The Quest for Reality: Subjectivism and the Metaphysics of Colour.
The first three chapters explore the difficulties in understanding exactly what it means to affirm or deny that something, like color, is real or objective. After not coming to any acceptable general understanding, Stroud simply proposes to consider the modern grounds for denying the objectivity of color, science does not require color qualities.
In chapter 4, Stroud notes that "What reveals that colour and other `secondary' qualities are not part of `reality' is not simply that they are not mentioned in the austere scientific account. It is that objects do not have to be thought of as having such qualities to explain why the world appears to all of us as it does" (p. 72). Such explanations, then, supposedly "unmask," as Stroud says, our perceptions of and beliefs about color and justify the denial of objective color.
Rejecting any kind of reduction of the psychological to the physical, Stroud devotes most of the remainder of the book to arguing that there cannot be any such unmasking explanations. Subjectivism requires that we not understand color-perceptions, produced by colorless objects, as involving qualities of physical objects. Yet our everyday color-beliefs all ascribe color qualities to physical objects. If those beliefs are understood as involving color in the same sense as our color-perceptions, then all our color-beliefs are false. A traditional way of avoiding this result is to analyze the color qualities involved in such beliefs as dispositions of colorless physical objects to produce color-perceptions. In chapter 5, Stroud argues that such an analysis is unavailable, since for an analysis to be successful it must be impossible for the analysandum to occur without the analysands. Yet because the dispositional analysis must (as Stroud argues) differentiate the disposition and the perceived color, it is always possible that, given a change in the human constitution or the laws of nature, a yellow object not produce the requisite color-perception. Thus the unmasking falls because it does not explain the connection between color-perception and color-beliefs. In chapter 7, Stroud considers closing the belief-perception gap by identifying what we understand by the color quality involved in both. If there are no objective colors, this entails the falsity of all color-beliefs. This falsity, Stroud argues, makes the unmasking task impossible. His argument relies on the Wittgensteinian point that ascriptions of belief to others require a public or objective context. If color-beliefs are about private or subjective qualities, we cannot meaningfully ascribe color-beliefs to people. Consequently, it is impossible for the subjectivist to use the unmasking strategy, because people's color-beliefs, what he proposes to explain, are unavailable; and if they are made available, the unmasker must grant what he seeks to deny, the objectivity of color. Showing, however, that it is impossible for the subjectivist to provide an unmasking explanation is not the same as showing that it is impossible for there not to be objectively real colors. So in chapter 9, Stroud recognizes that although, if he has been successful, he has shown that we have no reason to deny the objective reality of colors, and indeed that since we see colored objects all around, we have good evidence that there are objectively real colors, we nevertheless have no deductive, metaphysical proof of their objective reality. Thus Stroud holds that his arguments leave our "metaphysical urge" (p. 209) unsatisfied.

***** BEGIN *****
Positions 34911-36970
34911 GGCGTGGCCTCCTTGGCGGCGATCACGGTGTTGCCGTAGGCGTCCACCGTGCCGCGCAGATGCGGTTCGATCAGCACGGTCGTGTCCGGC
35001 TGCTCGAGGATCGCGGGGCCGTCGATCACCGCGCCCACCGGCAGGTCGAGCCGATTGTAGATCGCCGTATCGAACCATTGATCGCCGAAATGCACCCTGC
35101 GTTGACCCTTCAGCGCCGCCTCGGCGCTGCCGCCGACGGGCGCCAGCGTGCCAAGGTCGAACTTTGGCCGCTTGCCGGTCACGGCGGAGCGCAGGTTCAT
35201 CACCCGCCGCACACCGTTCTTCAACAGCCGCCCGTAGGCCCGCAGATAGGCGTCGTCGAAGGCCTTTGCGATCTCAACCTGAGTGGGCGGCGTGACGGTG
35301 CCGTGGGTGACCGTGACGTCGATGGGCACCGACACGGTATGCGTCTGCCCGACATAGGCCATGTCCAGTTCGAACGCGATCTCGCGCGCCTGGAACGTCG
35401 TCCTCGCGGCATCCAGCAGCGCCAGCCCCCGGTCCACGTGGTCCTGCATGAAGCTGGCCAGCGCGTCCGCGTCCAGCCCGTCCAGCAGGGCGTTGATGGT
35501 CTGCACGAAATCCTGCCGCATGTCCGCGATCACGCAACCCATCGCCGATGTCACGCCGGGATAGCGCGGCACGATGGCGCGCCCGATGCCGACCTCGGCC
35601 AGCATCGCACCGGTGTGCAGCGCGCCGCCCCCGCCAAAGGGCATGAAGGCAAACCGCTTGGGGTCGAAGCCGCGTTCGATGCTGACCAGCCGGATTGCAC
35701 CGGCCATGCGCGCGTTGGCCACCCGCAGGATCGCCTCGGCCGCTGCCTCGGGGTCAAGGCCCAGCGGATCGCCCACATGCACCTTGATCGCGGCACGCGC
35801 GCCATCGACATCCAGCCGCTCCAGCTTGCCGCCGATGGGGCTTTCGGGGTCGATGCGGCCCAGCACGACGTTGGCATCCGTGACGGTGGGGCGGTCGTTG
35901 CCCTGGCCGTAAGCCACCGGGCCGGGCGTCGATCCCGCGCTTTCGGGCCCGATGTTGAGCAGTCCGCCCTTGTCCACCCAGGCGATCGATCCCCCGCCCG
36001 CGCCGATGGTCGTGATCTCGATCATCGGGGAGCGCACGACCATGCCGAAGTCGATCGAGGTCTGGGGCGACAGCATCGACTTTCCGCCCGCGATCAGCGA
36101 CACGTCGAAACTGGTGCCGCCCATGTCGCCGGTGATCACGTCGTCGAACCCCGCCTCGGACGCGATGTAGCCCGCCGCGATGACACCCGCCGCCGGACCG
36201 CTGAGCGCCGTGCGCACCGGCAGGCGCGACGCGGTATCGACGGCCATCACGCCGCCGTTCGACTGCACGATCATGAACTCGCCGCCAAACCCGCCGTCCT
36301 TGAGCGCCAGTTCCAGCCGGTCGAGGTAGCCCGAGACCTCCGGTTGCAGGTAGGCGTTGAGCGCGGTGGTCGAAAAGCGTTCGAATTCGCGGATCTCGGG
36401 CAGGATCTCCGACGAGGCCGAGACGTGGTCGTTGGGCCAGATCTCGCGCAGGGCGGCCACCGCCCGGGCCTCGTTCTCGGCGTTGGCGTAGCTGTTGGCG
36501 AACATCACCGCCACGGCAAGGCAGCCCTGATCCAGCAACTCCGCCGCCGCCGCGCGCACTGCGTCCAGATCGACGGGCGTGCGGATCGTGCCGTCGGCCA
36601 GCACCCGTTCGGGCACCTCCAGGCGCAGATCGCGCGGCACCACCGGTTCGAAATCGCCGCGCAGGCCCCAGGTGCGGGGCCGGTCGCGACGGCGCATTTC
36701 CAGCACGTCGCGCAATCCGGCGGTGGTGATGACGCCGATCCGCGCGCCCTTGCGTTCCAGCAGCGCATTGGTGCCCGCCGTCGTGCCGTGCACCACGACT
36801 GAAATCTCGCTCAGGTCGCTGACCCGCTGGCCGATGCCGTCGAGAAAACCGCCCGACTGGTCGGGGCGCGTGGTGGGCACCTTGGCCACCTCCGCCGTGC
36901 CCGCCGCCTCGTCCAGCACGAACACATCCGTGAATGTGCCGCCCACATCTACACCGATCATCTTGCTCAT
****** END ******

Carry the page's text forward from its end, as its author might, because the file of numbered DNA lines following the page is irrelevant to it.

Finally, in chapter 10, Stroud briefly and tentatively suggests that one might argue as he has about the objectivity of colors against arguments purporting to show the unreality of objective causal necessity, metaphysical necessity, and moral values.--Raymond Woller, University of Georgia.
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|Publication:||The Review of Metaphysics|
|Article Type:||Book Review|
|Date:||Mar 1, 2001|
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